Early in President Obama’s time in office, CIA drone strikes became hugely common and extremely controversial. The large-scale killing, done publicly but with the CIA refusing even basic transparency, was ultimately scaled back shortly before Obama left office, with a transfer of much of the drone campaign from the CIA to the Pentagon.
With growing focus on Africa, and the Pentagon not having a substantial existing infrastructure there, however, the CIA is making a comeback. After former CIA Director Mike Pompeo started pushing the matter with Trump, limits on CIA drone flights were scaled back.
Across Africa, but especially in Niger and Libya, CIA flights are soaring. Officials say that so far, they have mostly been surveillance flights, but lethal attacks are a virtual certainty, and very soon, because of growing CIA interest in attacks in southern Libya.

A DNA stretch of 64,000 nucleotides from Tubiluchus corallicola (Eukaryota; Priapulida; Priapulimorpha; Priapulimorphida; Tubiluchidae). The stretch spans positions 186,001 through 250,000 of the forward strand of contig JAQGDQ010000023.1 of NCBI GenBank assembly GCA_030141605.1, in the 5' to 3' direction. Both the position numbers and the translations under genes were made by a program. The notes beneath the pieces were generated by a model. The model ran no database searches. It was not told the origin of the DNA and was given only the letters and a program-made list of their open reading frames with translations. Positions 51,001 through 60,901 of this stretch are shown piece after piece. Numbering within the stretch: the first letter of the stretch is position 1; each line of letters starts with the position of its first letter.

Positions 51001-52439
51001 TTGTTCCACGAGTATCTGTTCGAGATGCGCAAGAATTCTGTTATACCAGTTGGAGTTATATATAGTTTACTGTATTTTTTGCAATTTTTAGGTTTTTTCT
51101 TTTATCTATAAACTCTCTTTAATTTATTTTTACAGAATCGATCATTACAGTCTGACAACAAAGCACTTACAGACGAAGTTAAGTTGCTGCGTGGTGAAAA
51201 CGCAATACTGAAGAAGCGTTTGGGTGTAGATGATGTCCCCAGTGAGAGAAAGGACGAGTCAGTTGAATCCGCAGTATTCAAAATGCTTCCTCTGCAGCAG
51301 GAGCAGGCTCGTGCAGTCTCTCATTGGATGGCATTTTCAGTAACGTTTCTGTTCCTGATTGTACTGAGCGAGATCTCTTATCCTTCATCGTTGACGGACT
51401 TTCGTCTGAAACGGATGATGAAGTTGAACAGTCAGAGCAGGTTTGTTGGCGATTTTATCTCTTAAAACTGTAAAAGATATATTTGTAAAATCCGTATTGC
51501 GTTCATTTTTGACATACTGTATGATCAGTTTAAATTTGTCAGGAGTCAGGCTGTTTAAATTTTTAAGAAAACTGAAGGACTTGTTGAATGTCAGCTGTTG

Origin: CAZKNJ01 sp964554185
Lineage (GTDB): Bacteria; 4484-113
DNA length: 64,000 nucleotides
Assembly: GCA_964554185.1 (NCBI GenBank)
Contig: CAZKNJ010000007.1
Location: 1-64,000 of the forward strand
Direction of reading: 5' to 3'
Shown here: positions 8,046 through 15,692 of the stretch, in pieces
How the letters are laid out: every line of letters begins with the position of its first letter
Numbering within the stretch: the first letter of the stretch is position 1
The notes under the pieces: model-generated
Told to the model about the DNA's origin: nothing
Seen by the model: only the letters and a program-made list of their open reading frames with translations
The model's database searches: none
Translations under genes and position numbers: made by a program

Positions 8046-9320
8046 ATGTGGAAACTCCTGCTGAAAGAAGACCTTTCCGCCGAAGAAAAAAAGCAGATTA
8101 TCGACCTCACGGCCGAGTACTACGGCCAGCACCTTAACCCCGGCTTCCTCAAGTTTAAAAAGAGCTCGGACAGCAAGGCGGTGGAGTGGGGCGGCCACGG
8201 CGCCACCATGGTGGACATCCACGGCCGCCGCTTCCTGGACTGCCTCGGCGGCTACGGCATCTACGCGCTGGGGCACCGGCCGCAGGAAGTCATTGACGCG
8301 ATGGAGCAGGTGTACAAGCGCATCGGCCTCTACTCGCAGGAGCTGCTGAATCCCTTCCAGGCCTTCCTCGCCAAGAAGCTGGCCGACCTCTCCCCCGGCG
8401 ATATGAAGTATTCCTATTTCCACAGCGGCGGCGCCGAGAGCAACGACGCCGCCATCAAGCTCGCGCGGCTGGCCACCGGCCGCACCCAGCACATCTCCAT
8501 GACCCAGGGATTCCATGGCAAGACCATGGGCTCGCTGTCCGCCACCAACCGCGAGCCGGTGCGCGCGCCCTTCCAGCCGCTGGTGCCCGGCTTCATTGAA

A key factor in this shift was the Niger ambush incident, in which four US soldiers were killed. The US almost immediately started hectoring the Nigerien government for permission to use the drone base there for armed flights, as previously only surveillance was allowed. Niger gave in, and now the base that had been growing is launching armed US drones.
With President Trump pushing the Pentagon to be less and less transparent, the CIA resumption of drone killings will lead to even more opacity, as fatal drone strikes will be able to be unreported by both sides, leaving it uncertain which actually carried out any specific attack.